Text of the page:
Council Rushes to Approve COVID Aid Ahead of Blackout Threat
Trying to beat a potential blackout of the downtown area, the Fresno City Council held a lightning-fast meeting to approve a nearly $13 million spending plan for pandemic relief on Monday afternoon.
The city will contract with several community-based organizations to help with food distribution, contact tracing, and testing. The money will come from the federal CARES Act stimulus dollars.
Shortening public comment to 30 seconds per person and limiting debate on the virtual dais, the council voted unanimously for a general outline and procedures on spending, $7 million for food distribution to seven different organizations, and adding $2 million for small business relief grants to be administered by the Fresno Area Hispanic Foundation.
The council met via Zoom teleconferencing.
Related Story: City’s $10.2M Plan Addresses Hunger, COVID Spread, Small Businesses
However, the council ran out of time and will discuss the final contract on Thursday.
Also in Politics 101:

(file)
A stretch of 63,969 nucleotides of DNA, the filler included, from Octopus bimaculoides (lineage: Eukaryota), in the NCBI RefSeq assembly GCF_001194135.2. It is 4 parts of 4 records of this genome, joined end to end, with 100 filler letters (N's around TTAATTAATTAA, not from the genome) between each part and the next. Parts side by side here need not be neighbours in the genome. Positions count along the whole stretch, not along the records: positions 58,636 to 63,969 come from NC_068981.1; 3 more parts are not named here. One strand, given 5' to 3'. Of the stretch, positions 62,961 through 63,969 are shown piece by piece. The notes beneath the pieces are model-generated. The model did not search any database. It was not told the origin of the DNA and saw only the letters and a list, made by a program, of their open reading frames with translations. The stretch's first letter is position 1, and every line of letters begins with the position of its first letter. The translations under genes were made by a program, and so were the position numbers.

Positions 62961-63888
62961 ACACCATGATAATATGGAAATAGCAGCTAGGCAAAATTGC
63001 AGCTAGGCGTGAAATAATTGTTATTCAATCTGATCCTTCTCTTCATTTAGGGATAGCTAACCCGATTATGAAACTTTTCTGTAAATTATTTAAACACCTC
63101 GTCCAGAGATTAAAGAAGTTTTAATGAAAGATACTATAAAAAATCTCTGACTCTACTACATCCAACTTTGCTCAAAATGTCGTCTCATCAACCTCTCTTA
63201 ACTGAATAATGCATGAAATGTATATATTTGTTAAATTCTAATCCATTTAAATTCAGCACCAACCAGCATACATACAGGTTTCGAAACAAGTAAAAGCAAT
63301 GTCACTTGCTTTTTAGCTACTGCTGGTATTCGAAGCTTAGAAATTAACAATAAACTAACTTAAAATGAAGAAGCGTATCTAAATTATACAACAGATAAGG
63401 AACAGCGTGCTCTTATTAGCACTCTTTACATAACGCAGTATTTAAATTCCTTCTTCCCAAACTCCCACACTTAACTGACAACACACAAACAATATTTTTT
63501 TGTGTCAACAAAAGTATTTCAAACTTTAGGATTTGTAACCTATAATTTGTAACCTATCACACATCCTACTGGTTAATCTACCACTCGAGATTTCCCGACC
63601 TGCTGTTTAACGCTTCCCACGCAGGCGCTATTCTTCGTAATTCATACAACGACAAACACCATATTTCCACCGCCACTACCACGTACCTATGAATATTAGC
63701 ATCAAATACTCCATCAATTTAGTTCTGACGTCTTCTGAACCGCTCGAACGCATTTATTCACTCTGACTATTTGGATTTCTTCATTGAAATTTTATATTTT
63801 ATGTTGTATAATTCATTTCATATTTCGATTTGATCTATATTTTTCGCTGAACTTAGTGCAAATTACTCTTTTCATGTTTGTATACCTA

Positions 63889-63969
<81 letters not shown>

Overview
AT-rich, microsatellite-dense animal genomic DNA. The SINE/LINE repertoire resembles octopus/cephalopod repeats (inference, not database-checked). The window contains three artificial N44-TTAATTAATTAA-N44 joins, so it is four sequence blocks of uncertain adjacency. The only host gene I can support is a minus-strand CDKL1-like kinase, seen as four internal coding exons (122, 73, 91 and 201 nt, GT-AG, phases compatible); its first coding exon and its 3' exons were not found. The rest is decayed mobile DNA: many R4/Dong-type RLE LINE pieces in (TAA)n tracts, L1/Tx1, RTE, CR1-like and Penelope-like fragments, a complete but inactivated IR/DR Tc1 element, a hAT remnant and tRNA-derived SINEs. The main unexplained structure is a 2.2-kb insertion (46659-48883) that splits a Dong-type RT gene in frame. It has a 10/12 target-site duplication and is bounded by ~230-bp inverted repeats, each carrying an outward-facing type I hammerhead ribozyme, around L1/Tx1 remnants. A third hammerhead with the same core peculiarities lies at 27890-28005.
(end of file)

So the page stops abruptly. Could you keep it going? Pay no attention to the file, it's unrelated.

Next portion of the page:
- Part of CARES Act spending delayed to Thursday.
- Fresno BHC’s Measure P lawsuit part of the problem.
- Fresno County to vote on relief package.
- County denies violations of open meeting act.
- Interesting tidbits from school board races.
Time Runs Out on Vote for Fresno BHC Contract
Facing a 5 p.m. deadline because of possible rolling blackouts, City Council President Miguel Arias tabled a vote on spending $3.8 million for COVID-19 testing and tracing programs to three recipients.
The debate will resume Thursday at the council’s regularly scheduled meeting. One councilman will air his objections then.
Fresno Building Healthy Communities is scheduled to receive $2 million to provide contact tracing and quarantine assistance.